Brooklyn Public Library

Project Alava: BKLYN or Bust (T minus 2 days)

Posted on May 1st, 2019 by Tom Ball

Back in 2013, I was one of 50 choristers in the Seattle Opera’s product of Wagner’s Ring Cycle. We prepared for well over 3 months for around 20 minutes of stage time in a 5 hour opera (Gotterdammerung), memorizing music, staging, and entrances/exits. And this was just a tiny part of what it took to pull off the final performance: sets and props, music, orchestra, costumes, lighting, direction, …

When you go to a concert, movie, or musical, you are treated to a performance that is the product of many person-years of effort. In this blog, I want to tell you about the technology that is going into the fashion show On the Runway: Homage to Future Fashion and the people behind it. For more context, see Project Alava. Let’s get into the tech going bottom-up, starting with the hardware, which is in the Pelican case that Teddy Seyed, James Devine and Peli de Halleux (left to right) are standing with in front of the Brooklyn Public Library.

Teddy Seyed, James Devine and Peli de Halleux standing in front of the Brooklyn Public Library

Hardware: Fashion Brain and Beads

Teddy Seyed created the hardware designs for the fashion “brain” and six fashion “beads” shown in the box below. These all use the SAMD21 microcontroller and can be networked together using stereo audio cables and the JACDAC physical/logical protocol (described below). Each bead has a different set of sensing and actuation capabilities. These beads are prototypes that include USB-C ports for ease of flashing code (future versions will not include the USB port and be much smaller).

Fashion brain and beads

Flashing Code with UF2

To load programs on the SAMD21, we use the open source UF2 File Format and its associated firmware, created by Michal Moskal. UF2 was designed particularly for flashing microcontrollers over MSC (Mass Storage Class; aka removable flash drive). This format has been quite popular with our colleagues at Adafruit, who have adopted it for their SAMD-based boards.

Running Code with CODAL

At the lowest level of programming, our colleagues at Lancaster University, Joe Finney and James Devine, created an efficient component-oriented open-source C++ runtime for microcontrollers named CODAL. You can read more about CODAL (and MakeCode, discussed below) in the paper MakeCode and CODAL: intuitive and efficient embedded systems programming for education.

Physical Networking with JACDAC

JACDAC’s physical layer uses the built-in UART module common to most microcontrollers as its communication mechanism, but instead of separate wires for transmission and reception, JACDAC uses just one wire for both. This allows JACDAC to work over stereo audio cables, which also can provide power and ground (in addition to data). JACDAC is open source. Stereo audio cables, Y- and multi- splitters are plentiful, making it easy to create arbitrary single-bus networks, as shown in this picture.

Fashion brain and bead, connected via stereo audio cable

Logical Networking with JACDAC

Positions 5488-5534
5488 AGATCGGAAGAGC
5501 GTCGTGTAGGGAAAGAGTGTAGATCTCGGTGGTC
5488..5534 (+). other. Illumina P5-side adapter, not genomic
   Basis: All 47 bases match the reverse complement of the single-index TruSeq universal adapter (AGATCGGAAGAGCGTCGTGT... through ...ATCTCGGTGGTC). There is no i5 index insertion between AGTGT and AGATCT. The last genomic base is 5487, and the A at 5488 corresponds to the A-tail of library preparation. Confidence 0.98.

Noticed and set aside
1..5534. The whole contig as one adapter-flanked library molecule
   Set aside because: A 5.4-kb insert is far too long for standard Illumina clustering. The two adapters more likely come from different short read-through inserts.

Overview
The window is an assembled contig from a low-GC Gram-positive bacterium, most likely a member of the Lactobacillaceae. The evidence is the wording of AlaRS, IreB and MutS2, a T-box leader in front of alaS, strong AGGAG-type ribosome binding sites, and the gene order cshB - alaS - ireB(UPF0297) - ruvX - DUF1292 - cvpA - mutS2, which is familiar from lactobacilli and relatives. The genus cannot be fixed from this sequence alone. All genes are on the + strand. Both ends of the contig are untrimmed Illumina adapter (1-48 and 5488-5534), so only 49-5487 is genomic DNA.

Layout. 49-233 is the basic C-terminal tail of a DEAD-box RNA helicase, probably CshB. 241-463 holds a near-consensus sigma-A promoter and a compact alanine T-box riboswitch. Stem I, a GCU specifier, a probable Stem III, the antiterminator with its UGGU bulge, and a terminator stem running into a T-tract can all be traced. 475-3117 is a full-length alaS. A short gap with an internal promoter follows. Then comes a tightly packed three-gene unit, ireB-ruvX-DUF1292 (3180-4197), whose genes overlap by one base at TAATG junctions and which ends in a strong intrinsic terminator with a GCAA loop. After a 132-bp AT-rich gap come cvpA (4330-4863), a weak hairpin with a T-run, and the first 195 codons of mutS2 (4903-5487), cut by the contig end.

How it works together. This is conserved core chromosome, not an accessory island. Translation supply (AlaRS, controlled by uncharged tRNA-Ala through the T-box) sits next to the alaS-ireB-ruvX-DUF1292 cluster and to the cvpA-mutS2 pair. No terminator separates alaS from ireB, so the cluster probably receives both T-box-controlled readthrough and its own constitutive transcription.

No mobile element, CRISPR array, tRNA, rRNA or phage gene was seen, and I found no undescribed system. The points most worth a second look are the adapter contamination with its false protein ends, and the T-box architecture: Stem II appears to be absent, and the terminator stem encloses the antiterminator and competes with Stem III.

JACDAC’s control layer is defined by Control Packets sent over the JACDAC bus. We have implemented this protocol in TypeScript (see jacdac-ts), so it can run in the browser and on microcontrollers (implementations in other languages are forthcoming). JACDAC abstracts devices by a set of interfaces rather than hardware registers so that service code can be shared across different implementations. It uses dynamic addressing so that multiples of the same device can be connected simultaneously and it offers various communication abstractions to cater for an ever-diverse set of use scenarios for devices.

JACDAC: Device Drivers

On top of the control layer, Peli de Halleux and James Devine have written a set of JACDAC device drivers in TypeScript that expose the features of each fashion bead over the JACDAC bus. This includes drivers for light sensors, accelerometers, servosm and touch, among others. These drivers are part of the MakeCode repository - their APIs have been annotated to expose them via MakeCode editors.

MakeCode: the Programming Platform

Microsoft MakeCode is web-based experience for programming microcontroller-based devices using both block and text editors for learners at different levels, starting with middle school. MakeCode’s open source platform provides a browser-based compiler from a large subset of TypeScript to ARM machine code (the compiler is written in TypeScript too), as well as incorporating the Blockly and Monaco editors. To date, MakeCode has been used primarily to program single devices, such as the micro:bit and Adafruit Circuit Playground Express.

MakeCode Maker: the Editor

We leverage the MakeCode Maker editor to program the fashion brain and beads. Microsoft Research started this editor as a way to experiment with Arduino-style boards that require wiring to external sensors and actuators. With the JACDAC device drivers in place, one can now program against a set of networked fashion brain and beads.

Smart Tattoos

Smart Tattoos

We’ve also worked with Asta Roseway to incorporate Smart Tattoos into the mix - these interactive tattoos are capacitive and can send signals to any device via touch - the fashion designers really love this technology!

Smart Tattoos

Tomorrow is the last day before the fashion show… off to the races!